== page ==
Hoppers (Restaurant)

Hoppers Restaurant Frith Street, London

Reviewed by:
On April 28, 2016
Last modified:April 28, 2016


What’s all the fuss about Hoppers? Well the fuss is that you could almost walk past this small, modestly marked out Sri Lankan restaurant on Frith Street, Soho yet it has been gathering press because it is the first time a restaurant that doesn’t accept bookings is adjudged as the Best New Restaurant by BMW Square Meals Awards, Spring 2016. This top award is an assured diner-magnet when the hungry, fussy and busy are making their minds up about a cool place to eat.

Themed on Sri Lankan and Tamil Nadu roadside food there are no starters as such and whatever you order will arrive whenever it is ready regardless of size or a perceived priority. Not that you’ll be complaining about such finer points of service when fed. Although the servings are on the smaller side, rival restaurants of similar standing will have difficulty matching the quality at Hoppers. The Gourd and Cashew Kari (curry) seemed disappointingly tiny at first but compensation was found in the chef’s deft touch. The equally modest serving of pilau rice also includes cashews with every ingredient a compliment to the art of and proportion and balance.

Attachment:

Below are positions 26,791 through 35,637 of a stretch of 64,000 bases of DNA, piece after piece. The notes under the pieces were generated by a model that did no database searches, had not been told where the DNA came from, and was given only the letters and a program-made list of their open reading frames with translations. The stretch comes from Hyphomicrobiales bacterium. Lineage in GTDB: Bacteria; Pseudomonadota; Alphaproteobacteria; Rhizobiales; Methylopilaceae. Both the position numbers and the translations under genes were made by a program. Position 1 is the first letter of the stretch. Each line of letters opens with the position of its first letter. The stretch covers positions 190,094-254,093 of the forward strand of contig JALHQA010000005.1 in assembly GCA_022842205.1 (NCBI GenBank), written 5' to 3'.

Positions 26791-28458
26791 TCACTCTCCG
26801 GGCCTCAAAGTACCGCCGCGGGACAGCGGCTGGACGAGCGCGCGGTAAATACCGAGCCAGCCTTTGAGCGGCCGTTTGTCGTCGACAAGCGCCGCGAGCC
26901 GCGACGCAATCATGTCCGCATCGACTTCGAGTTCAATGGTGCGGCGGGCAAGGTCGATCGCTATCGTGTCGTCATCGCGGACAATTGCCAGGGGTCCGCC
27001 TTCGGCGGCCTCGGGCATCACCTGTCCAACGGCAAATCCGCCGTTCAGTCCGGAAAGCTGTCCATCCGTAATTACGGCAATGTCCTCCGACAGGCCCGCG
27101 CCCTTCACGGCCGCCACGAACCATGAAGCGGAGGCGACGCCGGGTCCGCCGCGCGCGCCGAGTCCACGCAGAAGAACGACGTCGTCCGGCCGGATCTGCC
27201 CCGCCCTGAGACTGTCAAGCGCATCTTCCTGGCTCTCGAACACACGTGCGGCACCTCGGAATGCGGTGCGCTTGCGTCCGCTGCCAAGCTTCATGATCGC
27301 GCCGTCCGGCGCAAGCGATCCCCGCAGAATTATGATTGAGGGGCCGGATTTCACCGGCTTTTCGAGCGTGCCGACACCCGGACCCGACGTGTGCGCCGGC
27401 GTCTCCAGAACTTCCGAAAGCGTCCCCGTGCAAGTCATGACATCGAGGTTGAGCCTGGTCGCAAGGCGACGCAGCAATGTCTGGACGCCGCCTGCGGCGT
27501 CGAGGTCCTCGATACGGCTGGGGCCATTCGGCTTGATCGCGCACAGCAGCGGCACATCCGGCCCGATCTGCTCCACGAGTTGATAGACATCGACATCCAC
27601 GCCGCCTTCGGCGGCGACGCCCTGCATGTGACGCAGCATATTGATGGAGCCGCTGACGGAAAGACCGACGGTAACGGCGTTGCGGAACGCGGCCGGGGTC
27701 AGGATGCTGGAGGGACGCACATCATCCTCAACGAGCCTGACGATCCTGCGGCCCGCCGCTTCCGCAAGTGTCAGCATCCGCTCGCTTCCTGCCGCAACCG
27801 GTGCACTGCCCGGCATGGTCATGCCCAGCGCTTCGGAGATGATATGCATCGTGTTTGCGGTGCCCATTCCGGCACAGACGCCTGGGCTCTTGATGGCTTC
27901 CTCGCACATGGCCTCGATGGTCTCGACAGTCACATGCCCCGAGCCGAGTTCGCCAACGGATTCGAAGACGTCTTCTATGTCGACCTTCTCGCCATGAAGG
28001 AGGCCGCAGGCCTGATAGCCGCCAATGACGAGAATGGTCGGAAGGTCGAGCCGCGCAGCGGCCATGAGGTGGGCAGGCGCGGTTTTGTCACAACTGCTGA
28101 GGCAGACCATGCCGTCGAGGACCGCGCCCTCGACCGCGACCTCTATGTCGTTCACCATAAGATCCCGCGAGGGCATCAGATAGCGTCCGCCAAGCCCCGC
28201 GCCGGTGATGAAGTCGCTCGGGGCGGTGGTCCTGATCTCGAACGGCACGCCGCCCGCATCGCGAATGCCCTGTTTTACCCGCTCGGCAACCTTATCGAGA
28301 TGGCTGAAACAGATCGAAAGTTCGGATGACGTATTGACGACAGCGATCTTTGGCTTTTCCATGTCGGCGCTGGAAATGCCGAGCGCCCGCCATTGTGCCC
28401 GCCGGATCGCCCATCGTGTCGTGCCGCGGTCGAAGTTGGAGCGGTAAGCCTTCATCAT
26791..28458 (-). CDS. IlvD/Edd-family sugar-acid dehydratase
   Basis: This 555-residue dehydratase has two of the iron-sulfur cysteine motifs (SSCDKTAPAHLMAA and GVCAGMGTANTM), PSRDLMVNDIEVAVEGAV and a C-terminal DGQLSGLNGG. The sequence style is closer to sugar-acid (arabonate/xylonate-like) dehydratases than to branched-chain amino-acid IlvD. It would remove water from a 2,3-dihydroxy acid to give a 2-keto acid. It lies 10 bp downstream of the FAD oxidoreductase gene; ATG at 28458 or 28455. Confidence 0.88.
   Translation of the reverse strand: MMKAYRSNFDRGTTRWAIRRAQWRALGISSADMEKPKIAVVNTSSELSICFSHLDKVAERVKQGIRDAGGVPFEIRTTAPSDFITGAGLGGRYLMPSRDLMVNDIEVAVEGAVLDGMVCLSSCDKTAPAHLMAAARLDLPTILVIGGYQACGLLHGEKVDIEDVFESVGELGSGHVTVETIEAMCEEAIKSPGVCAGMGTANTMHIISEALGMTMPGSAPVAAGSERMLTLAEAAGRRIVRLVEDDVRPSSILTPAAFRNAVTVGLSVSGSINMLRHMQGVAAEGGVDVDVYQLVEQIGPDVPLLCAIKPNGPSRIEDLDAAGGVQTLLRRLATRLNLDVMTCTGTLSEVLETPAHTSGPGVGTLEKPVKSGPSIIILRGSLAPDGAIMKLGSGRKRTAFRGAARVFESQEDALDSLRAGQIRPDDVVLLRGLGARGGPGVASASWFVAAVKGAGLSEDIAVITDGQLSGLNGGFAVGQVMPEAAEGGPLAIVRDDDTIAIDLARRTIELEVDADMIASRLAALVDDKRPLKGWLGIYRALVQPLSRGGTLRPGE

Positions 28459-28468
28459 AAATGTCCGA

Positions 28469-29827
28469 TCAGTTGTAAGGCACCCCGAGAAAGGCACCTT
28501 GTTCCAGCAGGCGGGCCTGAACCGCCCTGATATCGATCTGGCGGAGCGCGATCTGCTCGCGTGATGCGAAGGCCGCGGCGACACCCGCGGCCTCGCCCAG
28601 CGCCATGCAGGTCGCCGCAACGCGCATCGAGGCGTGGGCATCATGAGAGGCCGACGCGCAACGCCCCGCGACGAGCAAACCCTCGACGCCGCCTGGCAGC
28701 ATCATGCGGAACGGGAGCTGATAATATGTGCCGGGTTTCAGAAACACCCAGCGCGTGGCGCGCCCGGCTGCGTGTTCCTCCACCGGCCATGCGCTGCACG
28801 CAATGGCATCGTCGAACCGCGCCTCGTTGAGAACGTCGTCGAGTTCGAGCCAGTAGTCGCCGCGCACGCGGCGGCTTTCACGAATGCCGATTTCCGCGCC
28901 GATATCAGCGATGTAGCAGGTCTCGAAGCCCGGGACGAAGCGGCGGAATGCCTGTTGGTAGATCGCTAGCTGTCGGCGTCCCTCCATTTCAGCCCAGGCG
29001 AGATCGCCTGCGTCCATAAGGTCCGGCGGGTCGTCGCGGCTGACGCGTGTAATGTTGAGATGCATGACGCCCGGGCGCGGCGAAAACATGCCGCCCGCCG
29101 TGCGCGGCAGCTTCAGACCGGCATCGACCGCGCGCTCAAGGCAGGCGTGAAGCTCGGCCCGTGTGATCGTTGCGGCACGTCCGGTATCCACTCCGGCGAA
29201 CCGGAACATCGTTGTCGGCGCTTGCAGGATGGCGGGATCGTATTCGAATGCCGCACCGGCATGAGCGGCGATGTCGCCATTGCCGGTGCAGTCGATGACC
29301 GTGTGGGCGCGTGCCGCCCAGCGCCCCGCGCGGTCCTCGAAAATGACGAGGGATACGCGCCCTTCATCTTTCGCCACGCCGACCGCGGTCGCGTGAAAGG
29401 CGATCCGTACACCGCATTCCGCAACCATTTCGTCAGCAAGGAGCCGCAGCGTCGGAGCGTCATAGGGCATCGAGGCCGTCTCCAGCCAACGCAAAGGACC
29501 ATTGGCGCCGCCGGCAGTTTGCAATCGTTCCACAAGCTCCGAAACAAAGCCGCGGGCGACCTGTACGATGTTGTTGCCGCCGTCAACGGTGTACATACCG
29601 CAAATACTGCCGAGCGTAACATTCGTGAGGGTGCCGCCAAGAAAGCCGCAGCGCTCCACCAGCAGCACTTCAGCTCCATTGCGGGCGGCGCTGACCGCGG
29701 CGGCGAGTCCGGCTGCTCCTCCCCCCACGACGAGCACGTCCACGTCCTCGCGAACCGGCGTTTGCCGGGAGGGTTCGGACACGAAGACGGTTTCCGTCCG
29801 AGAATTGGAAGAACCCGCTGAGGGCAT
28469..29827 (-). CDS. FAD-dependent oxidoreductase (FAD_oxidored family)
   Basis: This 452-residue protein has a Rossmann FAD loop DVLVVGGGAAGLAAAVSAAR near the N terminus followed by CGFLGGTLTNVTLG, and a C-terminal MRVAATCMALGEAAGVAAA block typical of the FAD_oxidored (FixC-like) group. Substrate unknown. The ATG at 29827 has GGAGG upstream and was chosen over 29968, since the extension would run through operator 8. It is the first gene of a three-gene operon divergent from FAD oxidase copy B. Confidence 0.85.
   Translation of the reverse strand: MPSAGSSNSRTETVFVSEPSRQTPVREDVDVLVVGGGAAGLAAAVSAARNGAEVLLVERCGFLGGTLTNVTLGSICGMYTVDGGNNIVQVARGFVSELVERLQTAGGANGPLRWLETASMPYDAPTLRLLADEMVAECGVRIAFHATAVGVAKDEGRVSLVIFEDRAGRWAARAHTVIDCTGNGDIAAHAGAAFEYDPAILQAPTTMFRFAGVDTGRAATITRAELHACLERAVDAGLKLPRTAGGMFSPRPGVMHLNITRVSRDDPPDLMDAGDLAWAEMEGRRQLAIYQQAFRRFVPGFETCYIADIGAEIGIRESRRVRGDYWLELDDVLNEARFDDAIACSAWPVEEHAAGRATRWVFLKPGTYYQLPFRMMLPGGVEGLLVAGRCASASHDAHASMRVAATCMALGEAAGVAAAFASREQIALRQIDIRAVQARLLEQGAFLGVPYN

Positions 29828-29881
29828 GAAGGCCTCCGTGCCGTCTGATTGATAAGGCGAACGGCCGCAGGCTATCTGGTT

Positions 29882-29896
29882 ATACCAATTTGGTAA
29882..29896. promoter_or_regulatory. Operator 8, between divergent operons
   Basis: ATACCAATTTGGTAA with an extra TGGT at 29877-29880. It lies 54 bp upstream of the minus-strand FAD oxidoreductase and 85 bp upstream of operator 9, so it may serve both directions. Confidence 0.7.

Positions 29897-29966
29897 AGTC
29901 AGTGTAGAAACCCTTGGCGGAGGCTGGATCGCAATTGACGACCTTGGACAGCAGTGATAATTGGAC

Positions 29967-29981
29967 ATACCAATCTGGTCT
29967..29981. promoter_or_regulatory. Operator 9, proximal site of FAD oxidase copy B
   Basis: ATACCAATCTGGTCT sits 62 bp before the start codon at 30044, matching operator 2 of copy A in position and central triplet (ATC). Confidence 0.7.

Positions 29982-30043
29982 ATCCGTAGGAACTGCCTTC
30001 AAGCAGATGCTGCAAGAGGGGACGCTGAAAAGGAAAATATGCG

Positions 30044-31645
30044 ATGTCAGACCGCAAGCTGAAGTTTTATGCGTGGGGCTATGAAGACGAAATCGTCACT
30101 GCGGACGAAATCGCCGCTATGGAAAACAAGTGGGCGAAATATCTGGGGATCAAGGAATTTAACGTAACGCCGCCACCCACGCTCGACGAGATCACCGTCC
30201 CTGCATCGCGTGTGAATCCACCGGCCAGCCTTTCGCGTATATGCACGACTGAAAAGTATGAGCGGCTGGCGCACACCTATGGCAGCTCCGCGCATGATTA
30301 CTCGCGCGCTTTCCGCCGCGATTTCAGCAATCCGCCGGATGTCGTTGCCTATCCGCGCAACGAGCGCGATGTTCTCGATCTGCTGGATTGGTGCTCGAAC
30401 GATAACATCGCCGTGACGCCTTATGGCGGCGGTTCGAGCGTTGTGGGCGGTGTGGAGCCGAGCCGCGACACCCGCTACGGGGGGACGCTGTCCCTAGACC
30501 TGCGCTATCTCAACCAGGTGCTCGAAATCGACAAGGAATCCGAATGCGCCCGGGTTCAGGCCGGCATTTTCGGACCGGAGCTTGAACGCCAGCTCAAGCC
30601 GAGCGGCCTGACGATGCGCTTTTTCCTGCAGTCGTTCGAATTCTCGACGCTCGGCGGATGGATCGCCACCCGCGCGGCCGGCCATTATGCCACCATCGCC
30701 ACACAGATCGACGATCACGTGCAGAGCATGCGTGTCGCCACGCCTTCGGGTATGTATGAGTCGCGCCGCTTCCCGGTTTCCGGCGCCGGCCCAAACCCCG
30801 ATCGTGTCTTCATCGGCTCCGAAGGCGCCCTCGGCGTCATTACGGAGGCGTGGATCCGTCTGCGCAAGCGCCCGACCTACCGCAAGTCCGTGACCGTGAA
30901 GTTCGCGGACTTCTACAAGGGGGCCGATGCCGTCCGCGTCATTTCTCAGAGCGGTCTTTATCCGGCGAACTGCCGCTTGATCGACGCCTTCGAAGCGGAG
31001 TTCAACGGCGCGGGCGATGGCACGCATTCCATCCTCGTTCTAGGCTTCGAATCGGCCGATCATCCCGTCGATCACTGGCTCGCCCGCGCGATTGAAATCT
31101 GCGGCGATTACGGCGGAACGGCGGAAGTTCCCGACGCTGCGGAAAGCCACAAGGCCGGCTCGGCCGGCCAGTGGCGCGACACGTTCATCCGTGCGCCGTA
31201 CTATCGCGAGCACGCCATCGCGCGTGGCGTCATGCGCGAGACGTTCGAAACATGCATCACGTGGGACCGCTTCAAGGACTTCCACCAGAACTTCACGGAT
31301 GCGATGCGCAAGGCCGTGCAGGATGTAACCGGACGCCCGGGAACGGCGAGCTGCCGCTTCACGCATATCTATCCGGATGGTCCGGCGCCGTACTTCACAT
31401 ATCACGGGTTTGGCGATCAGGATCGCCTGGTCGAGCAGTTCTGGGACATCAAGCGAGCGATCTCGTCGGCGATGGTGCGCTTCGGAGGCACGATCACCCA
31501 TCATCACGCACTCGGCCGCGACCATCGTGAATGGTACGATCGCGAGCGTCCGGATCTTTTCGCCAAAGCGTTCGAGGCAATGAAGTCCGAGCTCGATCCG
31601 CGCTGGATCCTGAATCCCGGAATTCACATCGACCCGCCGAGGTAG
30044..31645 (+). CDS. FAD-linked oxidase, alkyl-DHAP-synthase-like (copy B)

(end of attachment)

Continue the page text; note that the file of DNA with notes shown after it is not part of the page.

It was the larger meal of Shellfish Kothu Roti, though, that put the other pretenders to the best restaurant throne in the shade. Was there a lightly battered crab hugging the greater part of the bowl as if unwilling to share? And quite rightly. This was a class and a half above the average dish Asian or otherwise. Don’t confuse the Sri Lankan roti with the more widely known Indian flatbread roti. No this roti was a complete meal and pretty spicy. You’ll feel those chillies but not outrageously enough to cause discomfort or make the eyes water. It’s served in their traditional earthenware dishes but may just as well have been placed on a canvas because it is a masterpiece of cuisine. At other restaurants you eat, at Hoppers you savour.

And they pull all this off in a 100mph environment. There are customers queuing outside in the cold waiting to take your table but that’s OK (for you) because the polite staff have your comfort as a priority. So you’re the only one not moving around at 100mph. Yes come prepared to wonder at the tiny but busy environment but also to have your standards take a qualitative shift upwards. Best restaurant of spring 2016? Probably. One of the best restaurants you would have dined this year? Most likely. But 2016 hasn’t ended just yet. And for the aforementioned ‘hungry, fussy and busy’ who seek a simpler summing up, then just one word is necessary. Excellent.

About the author /

Eddie Saint-Jean is an arts reviewer with a background in art theory, film and theatre.

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